A 100-year-old fruitcake has been retrieved from Antarctica, and it is described as being 'almost edible.' Though no one is going to sample a piece of this soon-to-be-ancient cake, the brick of dessert has undergone preservation efforts to keep it in good shape as a piece of exploratory history.
They think it probably belonged to British explorer Robert Falcon Scott, and since he died in 1912, that would make it well over a hundred years old. It's been documented that Scott liked this particular brand of cake.
The delicacy, made by British cake makers Huntley and Palmers, was still wrapped in paper and encased in the remains of a tin-plated iron alloy tin, the researchers at the Antarctic Heritage Trust in Christchurch said in a statement on Thursday. The Heritage Trust believes the cake dates from his endeavor, known as the Terra Nova Expedition after the supply ship.
After discovering the cake, conservators performed procedures to restore it, including rust removal and taking measures to stabilize the paper wrapping and tin container.
"Deacidification of the tin label and some physical fix to the torn paper wrapper and tin label was also carried out", the Trust said. The cake is stayed in "excellent condition".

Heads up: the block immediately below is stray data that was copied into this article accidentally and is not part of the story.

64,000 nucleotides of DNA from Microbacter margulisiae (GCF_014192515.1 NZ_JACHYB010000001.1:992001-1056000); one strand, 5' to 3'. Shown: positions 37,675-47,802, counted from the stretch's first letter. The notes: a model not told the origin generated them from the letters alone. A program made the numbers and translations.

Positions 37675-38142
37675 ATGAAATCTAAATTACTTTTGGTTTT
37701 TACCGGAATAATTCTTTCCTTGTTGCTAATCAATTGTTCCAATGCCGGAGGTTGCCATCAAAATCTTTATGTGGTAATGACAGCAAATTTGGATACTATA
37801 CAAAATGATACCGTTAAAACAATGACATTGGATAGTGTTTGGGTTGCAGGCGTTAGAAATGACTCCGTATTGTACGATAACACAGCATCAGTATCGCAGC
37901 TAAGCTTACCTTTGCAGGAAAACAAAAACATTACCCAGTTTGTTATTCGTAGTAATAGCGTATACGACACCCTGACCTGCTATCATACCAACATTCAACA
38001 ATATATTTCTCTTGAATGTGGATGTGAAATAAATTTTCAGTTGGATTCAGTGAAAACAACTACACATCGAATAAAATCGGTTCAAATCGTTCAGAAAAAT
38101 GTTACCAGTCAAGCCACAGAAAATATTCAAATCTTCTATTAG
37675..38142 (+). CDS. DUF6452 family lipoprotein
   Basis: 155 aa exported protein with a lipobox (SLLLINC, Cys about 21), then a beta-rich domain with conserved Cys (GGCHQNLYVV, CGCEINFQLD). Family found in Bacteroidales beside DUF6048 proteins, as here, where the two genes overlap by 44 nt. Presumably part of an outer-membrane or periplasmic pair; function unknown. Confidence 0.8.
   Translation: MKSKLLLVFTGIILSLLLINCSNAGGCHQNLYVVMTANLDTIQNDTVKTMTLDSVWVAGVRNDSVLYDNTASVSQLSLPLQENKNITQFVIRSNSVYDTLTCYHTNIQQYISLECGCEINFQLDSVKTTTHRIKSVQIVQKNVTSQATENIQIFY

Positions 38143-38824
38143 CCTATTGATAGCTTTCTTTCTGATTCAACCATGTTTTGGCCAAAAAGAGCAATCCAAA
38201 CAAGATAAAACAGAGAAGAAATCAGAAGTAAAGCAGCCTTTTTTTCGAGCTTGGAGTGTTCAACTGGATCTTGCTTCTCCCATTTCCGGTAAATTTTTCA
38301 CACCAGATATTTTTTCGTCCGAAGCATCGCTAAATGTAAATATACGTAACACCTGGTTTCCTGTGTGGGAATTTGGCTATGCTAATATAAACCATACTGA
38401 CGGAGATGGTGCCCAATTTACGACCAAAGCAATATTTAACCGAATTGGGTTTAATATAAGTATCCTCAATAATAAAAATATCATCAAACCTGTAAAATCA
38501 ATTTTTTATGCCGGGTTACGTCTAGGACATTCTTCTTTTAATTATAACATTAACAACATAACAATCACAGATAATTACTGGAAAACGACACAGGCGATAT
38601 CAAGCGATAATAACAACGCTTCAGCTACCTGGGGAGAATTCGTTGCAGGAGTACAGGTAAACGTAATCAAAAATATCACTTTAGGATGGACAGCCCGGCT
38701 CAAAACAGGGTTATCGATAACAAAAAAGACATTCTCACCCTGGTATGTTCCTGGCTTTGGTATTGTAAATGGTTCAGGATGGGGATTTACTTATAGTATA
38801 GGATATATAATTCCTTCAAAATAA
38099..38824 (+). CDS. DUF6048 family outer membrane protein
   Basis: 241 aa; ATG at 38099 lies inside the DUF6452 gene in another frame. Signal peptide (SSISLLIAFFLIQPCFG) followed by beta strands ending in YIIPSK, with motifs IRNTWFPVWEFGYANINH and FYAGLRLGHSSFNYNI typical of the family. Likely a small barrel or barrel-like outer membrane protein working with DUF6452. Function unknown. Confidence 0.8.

The huts at Cape Adare were built by the Norwegian Carten Borchgrevink's expidition of 1899 but later used by the Northern Party.
Scott's team took shelter in the Cape Adare building during their expedition and left the fruitcake.
Programme Manager-Artefacts Lizzie Meek said finding such a "perfectly preserved fruitcake" in a severely corroded tin was a huge surprise. "It's an ideal high-energy food for Antarctic conditions, and is still a favorite item on modern trips to the Ice".
Since 2016, a small team has been working to artifact conservation at Cape Adare and recently completed a project conserving more than 1,500 items. This will happen once the huts themselves have been restored.
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